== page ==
To utilize kernel mode code functionalities, such as access to disk drives and network connections, user mode programs utilize system calls that interface between the user mode and kernel mode functions. Further, kernel mode programs, sometimes called drivers or kernel mode drivers, also utilize system calls to utilize other kernel mode code functionalities, such as access to disk drives and network connections.

In a kernel mode buffer overflow attack, e.g., from a hacker computer system 104, an attacker overflows extra data into the kernel stack or the kernel heap in the kernel address space, e.g., by exploiting a buggy driver. In this manner, it is possible to corrupt valid data in the kernel address space and possibly to change the execution flow and instructions. Thus, by exploiting a kernel mode buffer overflow, it is possible to inject malicious code, sometimes called shell code, into the kernel address space.

To illustrate, one example of a kernel mode buffer overflow vulnerability is incorrectly known as the “WebDAV” vulnerability. Indeed, the vulnerability was first discovered in NTDLL.DLL in user mode; associated with the WebDAV application of Microsoft, Inc. as one possible exploitation of several possibilities. More particularly, this vulnerability exists in NTOSKRNL.EXE, where RtlInitUnicodeString( ) is presented for use of the drivers in kernel mode.

Further, kernel mode buffer overflow attacks are increasingly common, as the trend is to move more and more code to the more secure kernel address space. For example, Microsoft, Inc. has moved components such as HTTP parsing into the kernel address space.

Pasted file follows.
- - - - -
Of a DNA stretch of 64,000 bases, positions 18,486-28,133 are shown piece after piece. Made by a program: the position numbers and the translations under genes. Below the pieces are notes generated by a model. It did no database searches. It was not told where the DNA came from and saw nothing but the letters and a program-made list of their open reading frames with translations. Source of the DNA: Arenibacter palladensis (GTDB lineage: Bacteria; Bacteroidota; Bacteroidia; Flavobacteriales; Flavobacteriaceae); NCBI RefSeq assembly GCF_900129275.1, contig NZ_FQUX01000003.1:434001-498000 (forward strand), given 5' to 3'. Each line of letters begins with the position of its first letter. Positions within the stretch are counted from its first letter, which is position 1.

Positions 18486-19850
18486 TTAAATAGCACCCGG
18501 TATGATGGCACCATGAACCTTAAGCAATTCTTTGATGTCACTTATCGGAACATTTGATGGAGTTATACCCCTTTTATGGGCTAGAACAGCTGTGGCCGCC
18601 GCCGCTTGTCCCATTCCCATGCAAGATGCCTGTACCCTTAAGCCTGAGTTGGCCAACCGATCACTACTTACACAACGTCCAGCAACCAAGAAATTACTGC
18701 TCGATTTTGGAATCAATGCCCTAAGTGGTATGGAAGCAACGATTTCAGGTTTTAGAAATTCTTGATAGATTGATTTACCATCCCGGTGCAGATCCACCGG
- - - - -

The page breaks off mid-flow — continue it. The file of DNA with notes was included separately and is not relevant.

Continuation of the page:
Kernel address space 105 is divided into a non-driver area 113 and a driver area 115. Non-driver area 113, sometimes called a kernel data area, includes the kernel stack and the kernel heap.

In one embodiment, non-driver area 113 and driver area 115 are predefined areas of kernel address space 105. For example, non-driver area 113 occupies the upper address space of kernel address space 105, e.g., non-driver area 113 is the address space between XGB and 4 GB, where X is greater than 2 and less than 4. In contrast, driver area 115 occupies the lower address space of kernel address space 105, e.g., driver area 115 is the address space between 2 GB and XGB, again where X is greater than 2 and less than 4. In accordance with this embodiment, driver area 115 is static or virtually static, i.e., is a fixed area that does not change because drivers are loaded upon booting of host computer system 102 and dynamic driver loading is not support such that loading and unloading of drivers does not occur once host computer system 102 is up and running.

In another embodiment, driver area 115 is the area of kernel address space 105 occupied by a loaded kernel mode driver, i.e., the area of kernel address space 105 containing non-malicious code. Generally, a kernel mode driver, sometimes called a driver, is non-malicious kernel mode code, i.e., non-malicious code within kernel address space 105 including the operating system. More specifically, the operating system is a kernel mode driver as used herein.

In one embodiment, the kernel mode drivers are formatted as Portable Executable (PE) files. A PE file is an executable file format commonly used in Windows® systems.

Generally, a PE file includes a DOS MZ header, a DOS stub, a PE header, a section table, and a plurality of sections. The section table is an array of structures that contains the information about each section in the PE file such as its attribute, the file offset, and virtual offset. Each section is simply a block of code and/or data with common attributes. Once mapped into memory, sections start on at least a page boundary, e.g., the first byte of each section corresponds to a memory page. The PE format is documented in Windows® NT and Windows® 2000 software developer's kits (SDKs) (available from Microsoft, Inc. of Redmond, Wash.) and is well-known to those of skill in the art and not further described herein.